Thanksgiving in the Mountains

Whew! Thanksgiving was a blur this year. Grant and I took a mini-vacay to Bald Head Island the weekend prior, so the following week was a flurry of prep-cooking, cleaning and getting ready for my family’s arrival.

Finally, it was the day before Thanksgiving and the six of us caravanned up the Blue Ridge Mountains to enjoy the holiday at the cabin.

My menu:

  • Herb-roasted turkey with giblet gravy
  • Garlic mashed potatoes
  • Parker House rolls
  • Cheesy broccoli (with Cougar Gold sharp cheddar cheese)
  • Roasted cauliflower with herbs
  • Italian-style dressing
  • Classic cornbread dressing
  • Carrot ribbons with almonds and browned butter
  • Cranberry compote
  • Pecan pie

I overdid myself with all the side dishes – let’s just say that next year, I will only be making one type of dressing.

We brined the organic turkey overnight, then rubbed it under the skin with an herbed butter compote and stuffed it with aromatics. It roasted beautifully.

A few sides were my roasted cauliflower with Parm-Reg cheese, lemon and herbs (thyme, rosemary, tarragon).

My favorite dressing to make is one of Giada de Laurentiis’ – an Italian-style dressing made with sourdough croutons, apples, cranberries, chestnuts, sausage, white wine and lots of herbs and spices.

I also made my mom’s famous spaghetti-squash casserole, which is a squash simply cooked and mixed with bacon, wild mushrooms and swiss cheese (and a dash of nutmeg).

I finally wised up and bought a food mill, which is quite cumbersome but produced my best-ever mashed potatoes, made with two whole roasted heads of garlic, milk and butter.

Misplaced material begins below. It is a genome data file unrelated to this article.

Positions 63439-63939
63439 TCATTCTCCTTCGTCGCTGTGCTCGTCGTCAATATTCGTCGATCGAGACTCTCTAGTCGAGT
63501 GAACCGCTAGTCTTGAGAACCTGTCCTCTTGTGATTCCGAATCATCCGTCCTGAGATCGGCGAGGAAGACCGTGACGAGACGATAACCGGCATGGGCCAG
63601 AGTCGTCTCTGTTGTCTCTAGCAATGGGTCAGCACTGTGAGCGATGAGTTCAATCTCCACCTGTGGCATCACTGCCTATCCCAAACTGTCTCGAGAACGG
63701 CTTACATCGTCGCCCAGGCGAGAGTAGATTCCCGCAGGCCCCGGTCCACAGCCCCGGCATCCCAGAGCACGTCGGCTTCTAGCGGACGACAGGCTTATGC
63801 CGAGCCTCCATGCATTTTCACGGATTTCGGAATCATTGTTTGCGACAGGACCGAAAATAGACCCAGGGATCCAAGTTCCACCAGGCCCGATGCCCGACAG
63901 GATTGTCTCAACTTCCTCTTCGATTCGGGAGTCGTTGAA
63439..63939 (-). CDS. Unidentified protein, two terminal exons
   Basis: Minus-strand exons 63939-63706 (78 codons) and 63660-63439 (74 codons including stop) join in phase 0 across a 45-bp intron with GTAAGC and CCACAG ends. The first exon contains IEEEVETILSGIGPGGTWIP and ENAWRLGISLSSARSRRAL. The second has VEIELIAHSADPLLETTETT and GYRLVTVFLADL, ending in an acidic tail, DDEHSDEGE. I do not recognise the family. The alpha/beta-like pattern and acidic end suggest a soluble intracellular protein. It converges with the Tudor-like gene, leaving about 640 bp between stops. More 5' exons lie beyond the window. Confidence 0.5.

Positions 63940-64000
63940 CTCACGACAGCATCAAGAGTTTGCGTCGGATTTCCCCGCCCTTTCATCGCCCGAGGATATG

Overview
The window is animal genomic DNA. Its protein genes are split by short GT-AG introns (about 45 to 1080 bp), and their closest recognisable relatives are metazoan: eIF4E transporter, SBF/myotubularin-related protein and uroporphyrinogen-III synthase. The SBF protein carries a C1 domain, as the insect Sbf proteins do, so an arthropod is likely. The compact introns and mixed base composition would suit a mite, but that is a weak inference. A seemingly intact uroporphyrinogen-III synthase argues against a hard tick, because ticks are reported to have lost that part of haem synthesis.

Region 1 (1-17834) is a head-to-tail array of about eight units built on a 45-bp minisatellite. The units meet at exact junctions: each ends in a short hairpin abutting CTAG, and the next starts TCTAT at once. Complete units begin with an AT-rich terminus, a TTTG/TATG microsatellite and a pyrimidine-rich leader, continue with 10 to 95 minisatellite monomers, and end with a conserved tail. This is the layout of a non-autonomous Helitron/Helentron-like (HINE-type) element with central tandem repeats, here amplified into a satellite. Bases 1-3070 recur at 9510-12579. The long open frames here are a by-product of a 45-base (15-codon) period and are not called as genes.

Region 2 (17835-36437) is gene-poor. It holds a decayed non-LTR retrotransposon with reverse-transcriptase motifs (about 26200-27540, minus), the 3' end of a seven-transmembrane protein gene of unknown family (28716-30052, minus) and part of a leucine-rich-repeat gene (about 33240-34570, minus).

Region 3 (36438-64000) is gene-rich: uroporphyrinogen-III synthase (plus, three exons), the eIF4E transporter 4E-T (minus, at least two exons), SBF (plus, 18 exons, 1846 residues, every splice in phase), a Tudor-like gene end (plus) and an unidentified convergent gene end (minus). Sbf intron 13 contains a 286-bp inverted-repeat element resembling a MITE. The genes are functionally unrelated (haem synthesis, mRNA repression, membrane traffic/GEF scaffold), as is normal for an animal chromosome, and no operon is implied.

Hope everybody had a fabulous holiday. I am over my turkey hangover and ready to get some new recipes posted for you. Stay tuned! xoxo


An organic table setting.

Holy cow, this weekend has been a whirlwind of eating, drinking and making merry. I barely have the energy to type right now, so I’ll make this post a quick roundup of my favorite parts of Thanksgiving dinner. I didn’t do a good job with the photos because I was too busy zipping around the kitchen like a maniac. Thank goodness I had help!


Cheesy dip: this is a famous family recipe that you will seriously hate yourself for loving so much. Even the snootiest of people love this mixture of Velveeta, cheddar cheese, garlic, cumin, fire roasted tomatoes, green chilies and cilantro. All melted together, it is a favorite dip for every party.

Cheesy dip

Turkey puffs: A twist on a Martha Stewart recipe – puff pastry layered with Dijon mustard, Gruyere cheese, Parmesan cheese and then brushed with a paprika butter.


Cut into turkeys and baked until golden.

Next, the veggie plate. I made an easy falafel dip with garbanzo beans, cumin, garlic, parsley, cilantro, red pepper flakes, lemon juice and olive oil. I served it with cut up celery, pepper, carrots and cucumber:

The dinner course isn’t as well photographed. We brined the turkey and rubbed it with butter and herbs, stuffed it with more aromatics and then roasted it for three hours:

Ready for carving!